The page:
Asynchronous Javascript: SetTimeout and SetInterval

SetTimeout and SetInterval provide ways to schedule tasks to run at a future point in time. setTimeout allows you to schedule a task after a given interval. setInterval lets you run a task periodically with a given interval between runs. SetTimeout setTimeout takes two parameters: A string representing code to run and a number representing the time interval in milliseconds to wait before executing the code. In the following example, the browser will wait two seconds before executing the anonymous function and presenting the alert message. let myGreeting = setTimeout(function() { alert(‘Hello, Mr. Universe!’); }, 2000) We’re not required to

Asynchronous Javascript: Introduction and Synchronous Code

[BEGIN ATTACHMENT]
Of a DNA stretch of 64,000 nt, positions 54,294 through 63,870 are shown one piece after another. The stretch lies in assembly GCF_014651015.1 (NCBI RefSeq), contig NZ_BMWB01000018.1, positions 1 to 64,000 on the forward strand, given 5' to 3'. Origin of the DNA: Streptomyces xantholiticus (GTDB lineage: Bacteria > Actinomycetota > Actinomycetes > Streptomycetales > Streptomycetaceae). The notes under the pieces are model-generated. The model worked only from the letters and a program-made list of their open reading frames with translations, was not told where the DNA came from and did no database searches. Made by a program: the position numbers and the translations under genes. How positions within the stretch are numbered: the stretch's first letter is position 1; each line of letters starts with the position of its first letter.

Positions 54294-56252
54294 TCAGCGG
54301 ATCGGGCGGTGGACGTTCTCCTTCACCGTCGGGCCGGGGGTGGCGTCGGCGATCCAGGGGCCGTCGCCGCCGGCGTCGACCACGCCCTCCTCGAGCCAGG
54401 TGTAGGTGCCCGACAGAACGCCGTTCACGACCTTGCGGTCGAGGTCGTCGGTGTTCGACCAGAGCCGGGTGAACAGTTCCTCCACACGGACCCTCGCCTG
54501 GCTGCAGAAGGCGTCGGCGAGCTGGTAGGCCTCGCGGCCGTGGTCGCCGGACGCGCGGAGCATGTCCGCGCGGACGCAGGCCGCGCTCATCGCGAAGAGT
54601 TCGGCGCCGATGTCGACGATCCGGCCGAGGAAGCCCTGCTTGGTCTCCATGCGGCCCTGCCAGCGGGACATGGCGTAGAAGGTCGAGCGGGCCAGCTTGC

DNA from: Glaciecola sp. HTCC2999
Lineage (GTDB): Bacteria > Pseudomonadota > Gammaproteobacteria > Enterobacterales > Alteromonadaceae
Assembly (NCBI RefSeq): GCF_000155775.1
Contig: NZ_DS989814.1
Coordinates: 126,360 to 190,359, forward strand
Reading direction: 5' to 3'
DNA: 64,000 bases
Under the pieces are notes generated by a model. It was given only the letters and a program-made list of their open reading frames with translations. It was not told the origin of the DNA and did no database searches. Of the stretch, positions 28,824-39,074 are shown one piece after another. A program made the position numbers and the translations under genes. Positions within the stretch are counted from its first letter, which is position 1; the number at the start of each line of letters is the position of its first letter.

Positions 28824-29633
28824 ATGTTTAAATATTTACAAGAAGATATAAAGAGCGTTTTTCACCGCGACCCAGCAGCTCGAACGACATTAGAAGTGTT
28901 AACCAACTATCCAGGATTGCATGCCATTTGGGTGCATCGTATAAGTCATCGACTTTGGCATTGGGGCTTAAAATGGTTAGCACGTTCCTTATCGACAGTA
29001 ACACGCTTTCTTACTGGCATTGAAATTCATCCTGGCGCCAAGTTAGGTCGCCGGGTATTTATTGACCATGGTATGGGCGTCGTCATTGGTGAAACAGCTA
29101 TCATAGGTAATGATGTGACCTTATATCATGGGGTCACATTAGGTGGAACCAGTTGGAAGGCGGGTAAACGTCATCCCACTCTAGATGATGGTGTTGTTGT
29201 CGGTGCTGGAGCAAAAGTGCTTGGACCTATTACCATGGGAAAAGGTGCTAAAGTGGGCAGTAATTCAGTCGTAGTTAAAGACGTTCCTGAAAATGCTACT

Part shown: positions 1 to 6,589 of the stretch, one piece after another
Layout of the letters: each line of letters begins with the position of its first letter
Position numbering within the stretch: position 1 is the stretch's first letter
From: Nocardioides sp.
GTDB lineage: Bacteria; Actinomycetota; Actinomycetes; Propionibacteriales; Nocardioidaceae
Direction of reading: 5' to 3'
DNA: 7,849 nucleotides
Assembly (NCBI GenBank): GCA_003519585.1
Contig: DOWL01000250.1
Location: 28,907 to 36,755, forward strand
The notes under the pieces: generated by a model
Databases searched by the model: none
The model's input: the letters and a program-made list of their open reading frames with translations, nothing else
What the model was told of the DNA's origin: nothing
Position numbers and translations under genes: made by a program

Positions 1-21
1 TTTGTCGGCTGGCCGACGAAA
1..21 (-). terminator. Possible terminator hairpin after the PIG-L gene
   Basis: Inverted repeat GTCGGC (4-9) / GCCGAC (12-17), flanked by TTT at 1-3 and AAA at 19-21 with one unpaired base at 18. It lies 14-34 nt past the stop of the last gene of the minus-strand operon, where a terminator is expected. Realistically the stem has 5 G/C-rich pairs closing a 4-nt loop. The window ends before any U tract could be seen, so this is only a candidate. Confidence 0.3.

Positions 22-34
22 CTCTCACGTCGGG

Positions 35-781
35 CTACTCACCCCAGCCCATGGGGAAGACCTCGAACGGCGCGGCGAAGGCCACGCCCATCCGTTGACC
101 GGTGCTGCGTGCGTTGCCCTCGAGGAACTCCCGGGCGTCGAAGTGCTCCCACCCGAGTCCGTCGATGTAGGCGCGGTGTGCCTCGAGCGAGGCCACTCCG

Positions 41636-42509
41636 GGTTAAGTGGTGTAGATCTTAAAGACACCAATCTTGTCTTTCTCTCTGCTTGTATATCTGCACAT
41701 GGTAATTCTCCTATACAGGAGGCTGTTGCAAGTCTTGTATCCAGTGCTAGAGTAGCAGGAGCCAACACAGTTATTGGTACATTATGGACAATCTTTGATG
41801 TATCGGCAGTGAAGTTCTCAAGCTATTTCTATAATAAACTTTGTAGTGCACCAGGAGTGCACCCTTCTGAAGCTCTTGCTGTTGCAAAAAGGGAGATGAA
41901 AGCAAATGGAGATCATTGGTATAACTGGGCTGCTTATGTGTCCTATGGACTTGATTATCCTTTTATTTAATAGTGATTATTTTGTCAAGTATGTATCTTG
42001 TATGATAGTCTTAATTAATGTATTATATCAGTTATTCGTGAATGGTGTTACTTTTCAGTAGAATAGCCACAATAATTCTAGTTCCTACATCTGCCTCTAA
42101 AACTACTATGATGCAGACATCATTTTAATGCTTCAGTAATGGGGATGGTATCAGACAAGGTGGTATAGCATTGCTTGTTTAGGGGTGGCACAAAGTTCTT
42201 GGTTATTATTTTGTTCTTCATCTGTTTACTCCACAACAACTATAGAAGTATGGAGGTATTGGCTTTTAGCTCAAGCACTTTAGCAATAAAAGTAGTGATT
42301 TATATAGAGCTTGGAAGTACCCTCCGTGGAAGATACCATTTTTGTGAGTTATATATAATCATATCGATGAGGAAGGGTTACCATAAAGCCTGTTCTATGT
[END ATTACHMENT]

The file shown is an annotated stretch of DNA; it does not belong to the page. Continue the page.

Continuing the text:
When we write Javascript we normally do it synchronously, every instruction is executed one at a time in the order they appear in the script. The script will finish once the last instruction is executed. In the example below, we log three items to the console. console.log(‘1’); console.log(‘2’); console.log(‘3′); We will always get the same result: 1 2 3. This works great for small pieces of code or scripts that don’t produce output on the browser. But sooner rather than later you will want to work on larger scripts and you will find one of the first issues with Javascript:

Prototypal Inheritance and Classes

If you’re working with modern evergreen browsers, classes are the preferred way to create reusable code. They work in all modern browsers according to out of the box. Prototypal inheritance will work if you need to support older browsers. Prototypal Inheritance Before ES6 we created reusable content using functions to create objects and attaching the methods to the object’s prototype. This way every object that inherits from the object will also inherit the methods attached to the prototype. In the example below the Person has the following properties: first, last, age, gender, and interests. all these properties are required